When a student from the University of Minnesota, or even a stranger, is sexually assaulted, they face tremendous shame and self-loathing, according to a study published Tuesday in the journal Psychology of Women Quarterly.
But those feelings are amplified when they go public with the incident.
“When we have to publicly report a sexual assault, we have the responsibility to be there for the survivors,” said lead author Jennifer Eberhardt, a senior lecturer in the Department of Psychology at the University at Buffalo.
“We have the obligation to educate the public, to let them know how to navigate the process, and that is a real privilege.”
Eberhardt and her co-author, psychologist Karen Loeffler, conducted the research with researchers at the College of William and Mary.
In the study, researchers examined how students in the U.S. who experienced sexual assault reported it in the first 24 hours after it happened.
The data showed that about 40 percent of the students reported their experiences in the second or third week after they reported.
The next most common time students reported they experienced the assault was at the start of the semester, but that percentage increased to 75 percent the next time they reported it.
In the case of sexual assault cases, the majority of victims experienced emotional distress and fear of the event.
About two-thirds of the victims who reported they had been sexually assaulted in the two weeks following the assault reported a degree of sexual violence.
Nearly half of the sexual assault survivors said they were fearful about reporting the incident to the police or university authorities, the report said.
Eberhart and Loeffer conducted their research using a large data set of online surveys and interviews with more than 20,000 college students, asking them questions about the impact of sexual assaults on their lives, their experiences with sexual assault in their community and their experiences of their campus community.
The research also looked at a broader range of topics, including whether sexual assault has a stigma and whether students and students of color are more likely to be victims of sexual harassment.
The researchers found that college students were more likely than students of other races, ages or genders to report having experienced sexual harassment, sexual assault or assault of a stranger in their campus.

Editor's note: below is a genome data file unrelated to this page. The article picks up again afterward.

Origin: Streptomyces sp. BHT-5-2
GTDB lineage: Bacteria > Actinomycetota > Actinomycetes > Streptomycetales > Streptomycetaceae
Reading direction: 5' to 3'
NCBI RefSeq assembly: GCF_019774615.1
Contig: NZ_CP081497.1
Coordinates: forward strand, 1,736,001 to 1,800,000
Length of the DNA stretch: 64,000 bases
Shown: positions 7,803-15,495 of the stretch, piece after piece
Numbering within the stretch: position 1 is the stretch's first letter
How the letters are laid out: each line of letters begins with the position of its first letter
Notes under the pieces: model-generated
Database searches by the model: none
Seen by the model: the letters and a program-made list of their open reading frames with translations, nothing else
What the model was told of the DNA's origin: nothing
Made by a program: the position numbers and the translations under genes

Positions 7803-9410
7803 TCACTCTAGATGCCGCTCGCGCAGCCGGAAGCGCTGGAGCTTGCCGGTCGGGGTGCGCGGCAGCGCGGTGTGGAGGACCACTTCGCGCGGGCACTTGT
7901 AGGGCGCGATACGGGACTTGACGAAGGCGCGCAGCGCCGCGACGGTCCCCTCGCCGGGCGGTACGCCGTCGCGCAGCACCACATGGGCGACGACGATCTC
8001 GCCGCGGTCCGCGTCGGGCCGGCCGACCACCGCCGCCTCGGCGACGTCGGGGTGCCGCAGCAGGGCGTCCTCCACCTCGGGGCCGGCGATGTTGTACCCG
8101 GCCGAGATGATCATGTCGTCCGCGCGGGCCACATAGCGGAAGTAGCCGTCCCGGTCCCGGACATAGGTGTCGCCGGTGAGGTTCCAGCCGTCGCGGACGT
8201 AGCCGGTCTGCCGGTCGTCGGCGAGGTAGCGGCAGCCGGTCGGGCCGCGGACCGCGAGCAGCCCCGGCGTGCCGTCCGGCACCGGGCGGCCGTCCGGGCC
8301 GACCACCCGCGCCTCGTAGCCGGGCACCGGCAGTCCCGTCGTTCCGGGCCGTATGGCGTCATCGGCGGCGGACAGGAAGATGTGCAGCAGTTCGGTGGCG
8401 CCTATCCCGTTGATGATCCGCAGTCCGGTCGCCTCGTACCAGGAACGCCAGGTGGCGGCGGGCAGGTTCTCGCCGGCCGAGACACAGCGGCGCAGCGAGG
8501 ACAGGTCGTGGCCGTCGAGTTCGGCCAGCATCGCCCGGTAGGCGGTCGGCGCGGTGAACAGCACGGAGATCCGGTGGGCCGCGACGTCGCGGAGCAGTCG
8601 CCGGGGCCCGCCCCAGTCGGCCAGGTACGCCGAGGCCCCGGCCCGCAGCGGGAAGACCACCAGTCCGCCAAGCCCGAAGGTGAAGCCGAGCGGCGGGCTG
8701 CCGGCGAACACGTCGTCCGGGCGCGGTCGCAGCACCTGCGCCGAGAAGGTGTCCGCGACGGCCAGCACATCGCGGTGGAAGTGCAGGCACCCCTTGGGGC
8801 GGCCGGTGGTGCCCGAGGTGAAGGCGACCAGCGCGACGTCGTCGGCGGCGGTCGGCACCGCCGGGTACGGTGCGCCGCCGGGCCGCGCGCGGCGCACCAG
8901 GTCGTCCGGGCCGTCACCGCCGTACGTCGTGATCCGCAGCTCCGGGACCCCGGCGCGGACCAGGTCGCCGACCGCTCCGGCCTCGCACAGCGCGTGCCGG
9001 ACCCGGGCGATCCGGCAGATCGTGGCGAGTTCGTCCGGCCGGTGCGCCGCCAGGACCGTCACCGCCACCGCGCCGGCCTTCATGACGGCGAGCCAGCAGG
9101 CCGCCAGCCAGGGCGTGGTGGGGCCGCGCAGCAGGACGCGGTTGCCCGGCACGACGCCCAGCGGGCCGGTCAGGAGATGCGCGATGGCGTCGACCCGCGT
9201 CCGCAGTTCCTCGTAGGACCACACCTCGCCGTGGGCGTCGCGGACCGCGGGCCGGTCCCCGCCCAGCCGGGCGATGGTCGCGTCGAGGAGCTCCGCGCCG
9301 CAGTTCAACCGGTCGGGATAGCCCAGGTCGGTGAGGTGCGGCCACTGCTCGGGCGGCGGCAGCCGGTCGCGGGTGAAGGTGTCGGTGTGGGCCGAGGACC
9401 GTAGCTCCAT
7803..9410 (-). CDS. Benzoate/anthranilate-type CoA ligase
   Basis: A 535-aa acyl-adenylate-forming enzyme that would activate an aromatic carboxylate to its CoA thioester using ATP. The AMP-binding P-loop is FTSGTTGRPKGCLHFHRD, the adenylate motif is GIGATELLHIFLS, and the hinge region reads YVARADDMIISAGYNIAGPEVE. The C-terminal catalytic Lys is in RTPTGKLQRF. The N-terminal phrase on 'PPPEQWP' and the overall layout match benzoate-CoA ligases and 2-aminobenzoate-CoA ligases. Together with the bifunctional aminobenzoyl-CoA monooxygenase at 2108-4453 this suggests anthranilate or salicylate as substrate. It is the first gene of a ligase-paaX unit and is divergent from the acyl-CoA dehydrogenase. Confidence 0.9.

The study found that students of a certain age group and women were less likely than men to report sexual assault at a university, although they were more than twice as likely to report it at a graduate or professional school.
About 30 percent of men reported experiencing sexual assault on campus, compared to 9 percent of women.
Women are also more likely in the general population to be assaulted by a friend or acquaintance than are men, the study found.
That may be because men and women are more easily vulnerable to sexual harassment and assault.
“If we do not know whether these experiences are shared by a majority of women, then we are unlikely to know whether they are experienced by a minority of women,” Eberhart said.
The survey also found that most students had experienced sexual violence at a college or university before, but were less than happy with the way things were then.
They were also more satisfied with their college experience than they were with their lives at home.
“It’s very clear that a college student is more likely that a person at home to be a victim of sexual abuse,” EBERHARDT said.
“There is a greater likelihood that a student is not a victim at a school and may be at a higher risk of sexual victimization in their college life than a person who is not at home.”
In the future, Eberhard said, the next step would be to study whether the college environment can better support survivors.
The authors said they are exploring how college environments could address sexual violence survivors’ concerns.
They are also working on ways to help schools prevent sexual assault and harassment, as well as prevent violence against women.